How low can you go?
If you are a politician of a party that traditionally has won around 20% of the votes cast in election after election, but with your voters sprinkled almost evenly across all the ridings, and you are given the chance to enter into a governing coalition with another party, but you do not negotiate for the one most important matter on the table, you can end up with negative support in your party.
Ask Deputy Prime Minister Clegg:
Nick Clegg has lost the confidence of Liberal Democrat members, a poll reveals for the first time today, as the Deputy Prime Minister attempts to persuade his party to stick with him for the "second half" of the coalition government.
A poll for Lib Dem Voice of paid-up party members, seen by The Independent on Sunday, shows that the Lib Dem leader's personal rating has fallen below zero for the first time, to minus 2 per cent.
The same poll put Mr Clegg on plus 13 per cent in August and plus 19 per cent in June. And an overwhelming majority – 79 per cent – of Lib Dem members think being in coalition will be bad for the party's election prospects in 2015.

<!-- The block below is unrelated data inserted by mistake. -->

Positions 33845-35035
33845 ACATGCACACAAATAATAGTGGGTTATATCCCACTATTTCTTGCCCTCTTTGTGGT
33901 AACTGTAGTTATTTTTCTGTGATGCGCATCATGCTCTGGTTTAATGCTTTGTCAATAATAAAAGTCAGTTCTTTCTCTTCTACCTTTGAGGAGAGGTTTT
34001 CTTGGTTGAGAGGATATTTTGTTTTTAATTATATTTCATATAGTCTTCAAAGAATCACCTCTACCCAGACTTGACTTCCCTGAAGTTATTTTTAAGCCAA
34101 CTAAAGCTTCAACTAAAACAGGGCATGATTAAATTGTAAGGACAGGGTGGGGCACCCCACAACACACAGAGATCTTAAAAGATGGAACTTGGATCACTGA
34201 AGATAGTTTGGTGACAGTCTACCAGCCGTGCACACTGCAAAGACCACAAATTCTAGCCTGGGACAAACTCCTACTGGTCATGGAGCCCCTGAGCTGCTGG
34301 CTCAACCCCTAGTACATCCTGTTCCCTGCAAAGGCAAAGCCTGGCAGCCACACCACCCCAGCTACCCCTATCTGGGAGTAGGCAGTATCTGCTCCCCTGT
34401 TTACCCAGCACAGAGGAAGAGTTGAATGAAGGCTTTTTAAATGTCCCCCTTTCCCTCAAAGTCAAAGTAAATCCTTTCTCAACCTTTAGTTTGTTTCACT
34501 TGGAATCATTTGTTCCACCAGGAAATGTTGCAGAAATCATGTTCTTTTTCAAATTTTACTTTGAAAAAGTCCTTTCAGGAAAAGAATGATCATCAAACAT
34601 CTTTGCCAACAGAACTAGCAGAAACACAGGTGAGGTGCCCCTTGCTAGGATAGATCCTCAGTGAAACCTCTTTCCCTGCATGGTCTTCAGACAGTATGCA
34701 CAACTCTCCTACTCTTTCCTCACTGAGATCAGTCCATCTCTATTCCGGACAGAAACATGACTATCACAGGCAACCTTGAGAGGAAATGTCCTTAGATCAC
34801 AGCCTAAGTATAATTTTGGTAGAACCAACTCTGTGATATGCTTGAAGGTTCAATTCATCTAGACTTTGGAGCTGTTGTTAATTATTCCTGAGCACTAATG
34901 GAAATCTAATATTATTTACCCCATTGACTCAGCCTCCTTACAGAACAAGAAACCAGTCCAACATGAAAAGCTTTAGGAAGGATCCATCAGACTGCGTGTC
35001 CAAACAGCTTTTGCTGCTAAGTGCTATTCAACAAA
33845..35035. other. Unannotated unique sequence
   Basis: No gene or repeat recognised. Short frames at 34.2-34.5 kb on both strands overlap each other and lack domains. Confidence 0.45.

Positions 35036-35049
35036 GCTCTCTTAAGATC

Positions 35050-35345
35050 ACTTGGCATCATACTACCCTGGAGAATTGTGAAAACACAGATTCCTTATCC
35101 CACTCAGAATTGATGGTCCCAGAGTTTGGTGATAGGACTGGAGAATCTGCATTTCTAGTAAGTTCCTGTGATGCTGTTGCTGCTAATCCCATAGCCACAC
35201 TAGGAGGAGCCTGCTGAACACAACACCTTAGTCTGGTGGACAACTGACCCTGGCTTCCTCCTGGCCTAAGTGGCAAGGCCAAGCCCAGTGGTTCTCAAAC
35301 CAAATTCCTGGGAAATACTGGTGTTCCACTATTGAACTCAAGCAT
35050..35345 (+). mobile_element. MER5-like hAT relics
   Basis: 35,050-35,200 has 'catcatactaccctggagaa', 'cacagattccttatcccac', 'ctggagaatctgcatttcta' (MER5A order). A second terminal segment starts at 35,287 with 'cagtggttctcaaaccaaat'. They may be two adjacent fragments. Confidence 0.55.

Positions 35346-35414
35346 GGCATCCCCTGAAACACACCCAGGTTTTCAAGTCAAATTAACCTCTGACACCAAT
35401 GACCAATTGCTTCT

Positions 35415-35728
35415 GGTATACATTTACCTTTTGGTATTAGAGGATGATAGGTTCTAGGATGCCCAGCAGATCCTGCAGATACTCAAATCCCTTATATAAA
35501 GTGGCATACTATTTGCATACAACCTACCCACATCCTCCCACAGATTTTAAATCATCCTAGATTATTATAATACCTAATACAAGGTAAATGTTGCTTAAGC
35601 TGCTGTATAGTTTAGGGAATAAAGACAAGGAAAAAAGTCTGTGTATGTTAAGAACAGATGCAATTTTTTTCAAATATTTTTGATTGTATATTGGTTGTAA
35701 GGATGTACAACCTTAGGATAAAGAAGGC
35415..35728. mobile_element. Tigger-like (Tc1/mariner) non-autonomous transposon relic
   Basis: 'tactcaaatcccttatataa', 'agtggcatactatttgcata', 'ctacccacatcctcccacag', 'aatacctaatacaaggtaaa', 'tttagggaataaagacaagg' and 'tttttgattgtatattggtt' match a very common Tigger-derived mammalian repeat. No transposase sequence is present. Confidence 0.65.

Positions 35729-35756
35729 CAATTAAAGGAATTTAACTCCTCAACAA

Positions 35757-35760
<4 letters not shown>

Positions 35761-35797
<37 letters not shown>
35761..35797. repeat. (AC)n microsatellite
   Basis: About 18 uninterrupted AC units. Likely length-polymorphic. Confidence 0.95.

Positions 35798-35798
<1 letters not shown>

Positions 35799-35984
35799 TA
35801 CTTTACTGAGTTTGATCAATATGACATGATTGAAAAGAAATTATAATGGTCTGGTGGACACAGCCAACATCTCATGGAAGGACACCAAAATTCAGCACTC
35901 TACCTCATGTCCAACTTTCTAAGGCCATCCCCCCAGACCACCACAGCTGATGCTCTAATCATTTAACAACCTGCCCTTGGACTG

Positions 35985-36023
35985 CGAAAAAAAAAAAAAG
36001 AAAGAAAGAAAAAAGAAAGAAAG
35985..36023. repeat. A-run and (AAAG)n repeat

Mr Clegg's aides were braced for difficult opinion poll results this weekend as the Lib Dem conference opened in Brighton yesterday, yet the Lib Dem Voice poll, the only one to survey the opinions of registered party members, will make particularly uncomfortable reading for the Deputy PM.
Clegg could have held out for the introduction of a modified proportional representation system of electing MPs, but settled for much less, and so doomed his party to virtual extinction in the next election in 2015.
The next leader of the Liberal Party should contemplate the choices open to Clegg, and to the LPC, and beware of falling into a similar trap.